I found that photo to be incredibly moving. Upon realizing all the symbolism that the photo possesses, and reflecting upon the information I had gathered about Trayvon’s story, I felt a wave of emotion crash over me. I felt pity for Trayvon, and heartbroken for his friends and family. I felt angry at George Zimmerman (Trayvon’s killer) for taking an innocent life. In fact, angry cannot even begin to describe the emotions I felt towards that man. It was a white hot twinge of pain that no word could ever come close to accurately describing. I felt scared, because I am roughly the same age as Trayvon, just a mere seventeen years old. It could just have easily been me. President Obama must have felt similarly because he said that if he “had a son he would look like Trayvon…”. I felt despair because despite the great strides we have made towards freedom and equality for all people, a few knuckleheads like Zimmerman are perpetually attempting to erase them. I felt an eerie sense of deja vu. Yet another young, black life taken by violence. But, most importantly, I felt grateful to the Miami Heat for having both the ingenuity and the guts to pull off such a thought provoking, tear-jerking tribute.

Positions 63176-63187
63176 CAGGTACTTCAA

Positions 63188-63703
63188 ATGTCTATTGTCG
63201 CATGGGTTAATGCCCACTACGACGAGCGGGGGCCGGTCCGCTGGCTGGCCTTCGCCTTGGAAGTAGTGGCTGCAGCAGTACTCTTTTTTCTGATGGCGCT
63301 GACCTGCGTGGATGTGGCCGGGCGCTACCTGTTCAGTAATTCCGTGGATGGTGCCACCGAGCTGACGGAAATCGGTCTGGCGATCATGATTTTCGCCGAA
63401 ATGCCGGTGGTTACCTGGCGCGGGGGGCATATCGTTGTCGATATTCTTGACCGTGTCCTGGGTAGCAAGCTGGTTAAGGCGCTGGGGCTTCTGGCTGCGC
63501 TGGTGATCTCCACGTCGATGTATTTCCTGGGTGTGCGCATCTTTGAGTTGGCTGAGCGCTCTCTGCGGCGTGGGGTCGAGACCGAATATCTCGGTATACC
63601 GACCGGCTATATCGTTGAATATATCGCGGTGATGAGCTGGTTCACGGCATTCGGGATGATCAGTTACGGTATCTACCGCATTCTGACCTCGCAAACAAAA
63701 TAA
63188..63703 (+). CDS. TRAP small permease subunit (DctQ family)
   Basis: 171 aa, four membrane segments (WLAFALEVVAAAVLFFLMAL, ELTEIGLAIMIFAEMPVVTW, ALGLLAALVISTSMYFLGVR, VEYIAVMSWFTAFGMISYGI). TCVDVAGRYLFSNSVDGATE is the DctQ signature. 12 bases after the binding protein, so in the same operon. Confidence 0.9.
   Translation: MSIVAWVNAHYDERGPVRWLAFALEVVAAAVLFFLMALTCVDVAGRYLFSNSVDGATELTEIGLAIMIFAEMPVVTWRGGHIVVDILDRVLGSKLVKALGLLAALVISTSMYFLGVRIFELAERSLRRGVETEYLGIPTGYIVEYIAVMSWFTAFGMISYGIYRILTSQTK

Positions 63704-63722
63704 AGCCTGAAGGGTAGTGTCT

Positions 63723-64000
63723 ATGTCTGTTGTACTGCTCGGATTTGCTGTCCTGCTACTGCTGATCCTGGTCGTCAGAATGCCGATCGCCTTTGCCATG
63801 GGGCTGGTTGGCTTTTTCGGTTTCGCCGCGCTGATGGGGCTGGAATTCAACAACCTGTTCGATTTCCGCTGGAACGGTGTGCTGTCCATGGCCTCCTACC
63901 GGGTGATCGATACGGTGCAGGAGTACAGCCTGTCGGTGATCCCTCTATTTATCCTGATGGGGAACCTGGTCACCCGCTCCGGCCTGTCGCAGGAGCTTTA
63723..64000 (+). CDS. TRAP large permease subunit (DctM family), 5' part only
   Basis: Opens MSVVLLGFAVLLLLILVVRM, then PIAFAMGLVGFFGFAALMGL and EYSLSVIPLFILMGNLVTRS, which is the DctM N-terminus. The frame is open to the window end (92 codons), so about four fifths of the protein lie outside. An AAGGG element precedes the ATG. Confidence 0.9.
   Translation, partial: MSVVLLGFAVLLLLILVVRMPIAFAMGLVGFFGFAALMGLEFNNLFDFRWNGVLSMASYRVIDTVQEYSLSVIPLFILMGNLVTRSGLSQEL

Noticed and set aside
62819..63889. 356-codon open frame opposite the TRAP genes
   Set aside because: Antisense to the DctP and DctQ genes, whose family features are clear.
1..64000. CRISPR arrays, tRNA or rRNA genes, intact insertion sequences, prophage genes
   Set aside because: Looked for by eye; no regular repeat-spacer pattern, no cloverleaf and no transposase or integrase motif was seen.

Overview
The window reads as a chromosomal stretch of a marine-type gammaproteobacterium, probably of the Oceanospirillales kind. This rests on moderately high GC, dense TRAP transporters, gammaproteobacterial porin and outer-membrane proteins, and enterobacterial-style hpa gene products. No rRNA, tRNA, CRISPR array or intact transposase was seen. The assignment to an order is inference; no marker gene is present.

There has been a lot of talk in recent years of the Heat being the most hated team in the NBA. They certainly are polarizing, but they ultimately fall short of being hate-worthy. We use the word “hate” far too much in our society. Hate is a word that should be reserved for the most vile and despicable people on earth. It is utterly ridiculous how people can “hate” LeBron James for switching teams and announcing it on television. I saw pictures of people burning LeBron’s jersey in the streets. I definitely haven’t seen people lighting up George Zimmerman’s mugshot. I am not condoning arson or encouraging people to hate, but we all need to have a reality check and start to put things into perspective.
LeBron James is a basketball player who switched teams, and George Zimmerman is a murderer. We as a society have grouped a professional basketball player who is also a law abiding citizen with a killer. Seriously people? Come on. Hate is too strong of a word to describe basketball, which is at the end of the day just a game.
I am a Boston Celtics fan, but I really would like to see the Heat get the job done. I want to see them win the NBA championship. Why? Because this tribute has showed me that the Heat are more than just a group of basketball players, but that they are a group of young men who are worthy of my respect. That is more than I can say for most people, let alone a pro sports team. Bring it home for Trayvon boys, because I know he is smiling down on you from a better place.